Google and Amazon gained monopolistic positions within their respective industries by enabling consumer choice, not by focusing on selling their own products.

Regulatory, technological, and financial market constraints have mostly kept financial products undifferentiated. Some entrants believed customer experience would help them differentiate and win market share. While customer experience is hugely important, financial service providers are primarily differentiated on their rates, fees, and other key terms. A lender can build an awe-inspiring digital experience, but at the end of the day if a competitor offers a competing loan at a 5-point APR reduction, that competitor is likely to win the business. So, I can’t see a scenario where any one of these direct financial service providers achieves a monopolistic position in the market.

Personal finance management (PFM) apps are a neutral intermediary that can help consumers bundle a variety of financial service providers into one financial picture. The PFM tool Mint showed promise of becoming a major player. But after getting acquired by competitor Intuit in 2009, Mint has largely withered away ever since.

Credit Karma managed to bring on a sizeable userbase by offering free credit reports, but the core product offering remains surprisingly unchanged (not to mention that you can get a free credit report just about anywhere these days). Credit Karma was moving towards a more unified personal finance experience with the launch of Credit Karma Tax. However, they were treading too close to Intuit’s TurboTax business and Intuit has gone forward with a $7.1B acquisition of Credit Karma. It remains to be seen whether Credit Karma will follow the same fate as Mint.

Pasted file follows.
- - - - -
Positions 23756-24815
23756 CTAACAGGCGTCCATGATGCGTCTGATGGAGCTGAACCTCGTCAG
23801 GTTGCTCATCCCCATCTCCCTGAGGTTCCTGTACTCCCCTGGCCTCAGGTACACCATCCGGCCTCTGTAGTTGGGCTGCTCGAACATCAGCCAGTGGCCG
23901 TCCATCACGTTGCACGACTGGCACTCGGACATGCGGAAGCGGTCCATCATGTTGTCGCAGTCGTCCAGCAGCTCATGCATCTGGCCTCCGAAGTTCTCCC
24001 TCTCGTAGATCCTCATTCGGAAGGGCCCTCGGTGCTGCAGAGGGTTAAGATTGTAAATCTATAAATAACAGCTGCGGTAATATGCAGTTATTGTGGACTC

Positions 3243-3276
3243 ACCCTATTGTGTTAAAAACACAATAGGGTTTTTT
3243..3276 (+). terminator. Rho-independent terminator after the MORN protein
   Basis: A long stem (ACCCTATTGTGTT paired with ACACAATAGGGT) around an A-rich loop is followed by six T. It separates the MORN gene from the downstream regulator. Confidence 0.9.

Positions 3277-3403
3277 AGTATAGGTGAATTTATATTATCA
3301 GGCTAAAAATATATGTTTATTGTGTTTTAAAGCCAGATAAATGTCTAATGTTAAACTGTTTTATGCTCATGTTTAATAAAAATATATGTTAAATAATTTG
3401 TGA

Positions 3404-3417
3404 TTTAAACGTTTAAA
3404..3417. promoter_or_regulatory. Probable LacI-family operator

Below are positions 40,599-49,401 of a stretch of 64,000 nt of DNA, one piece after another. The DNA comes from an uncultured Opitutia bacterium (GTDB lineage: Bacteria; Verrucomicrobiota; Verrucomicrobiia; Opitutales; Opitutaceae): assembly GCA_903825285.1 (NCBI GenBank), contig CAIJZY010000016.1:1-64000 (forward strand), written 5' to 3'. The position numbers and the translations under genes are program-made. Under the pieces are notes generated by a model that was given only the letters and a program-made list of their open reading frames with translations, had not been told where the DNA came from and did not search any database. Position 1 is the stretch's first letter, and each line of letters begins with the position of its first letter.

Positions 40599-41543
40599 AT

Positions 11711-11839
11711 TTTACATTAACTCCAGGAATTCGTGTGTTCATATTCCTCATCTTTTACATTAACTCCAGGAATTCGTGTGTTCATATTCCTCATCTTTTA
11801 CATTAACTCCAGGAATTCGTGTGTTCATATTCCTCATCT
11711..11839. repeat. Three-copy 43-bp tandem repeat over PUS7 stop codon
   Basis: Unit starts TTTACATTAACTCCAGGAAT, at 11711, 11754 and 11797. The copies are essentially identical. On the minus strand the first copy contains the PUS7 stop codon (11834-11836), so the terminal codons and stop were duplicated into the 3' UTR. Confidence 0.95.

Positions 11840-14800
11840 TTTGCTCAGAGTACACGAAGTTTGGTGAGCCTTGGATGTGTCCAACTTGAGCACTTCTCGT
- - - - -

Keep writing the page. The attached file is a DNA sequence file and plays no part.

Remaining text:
The opportunity to develop an Amazon-like financial services marketplace intermediary with accompanying personal finance management tools remains wide open. The SuperMoney financial service marketplace aims to capitalize on that opportunity.

Growth in embedded finance

Acquiring financial service customers is getting more expensive. A challenger bank or a new fintech must build a customer base from scratch in an incredibly competitive market. Rather than slog it out, some of the most exciting fintechs are opting to build platforms that enable embedded finance for brands that already have customer loyalty. Brands with mindshare are leveraging these platforms to integrate financial services and make their product or service easier.

We’re seeing that with Uber Money, which includes a digital wallet and upgraded debit and credit cards. We will likely see that trend continue and expand with big brands that you wouldn’t typically associate with financial services. We will almost certainly see major tech companies like Amazon and Google make a more focused run at your wallet.

Digital layaway will disrupt credit cards

In the 1930s Great Depression era, retailers nationwide came up with an innovation to make it easier for people to shop. It was called layaway. Customers placed a down payment on the goods they wanted so that the store would hold them for a set amount of time. The customer would then pay off the purchase over the course of a few weeks or months until the full purchase price had been paid.

In the 1980s, credit cards came around and reversed the order of operation – allowing the customer to buy now and pay later.

In the 2020s, an emerging trend in e-commerce is the adoption of a new breed of digital layaway companies like Klarna and Affirm. These firms combine the instant gratification of credit cards while giving the customer a more structured way to pay it all off in a short installment period.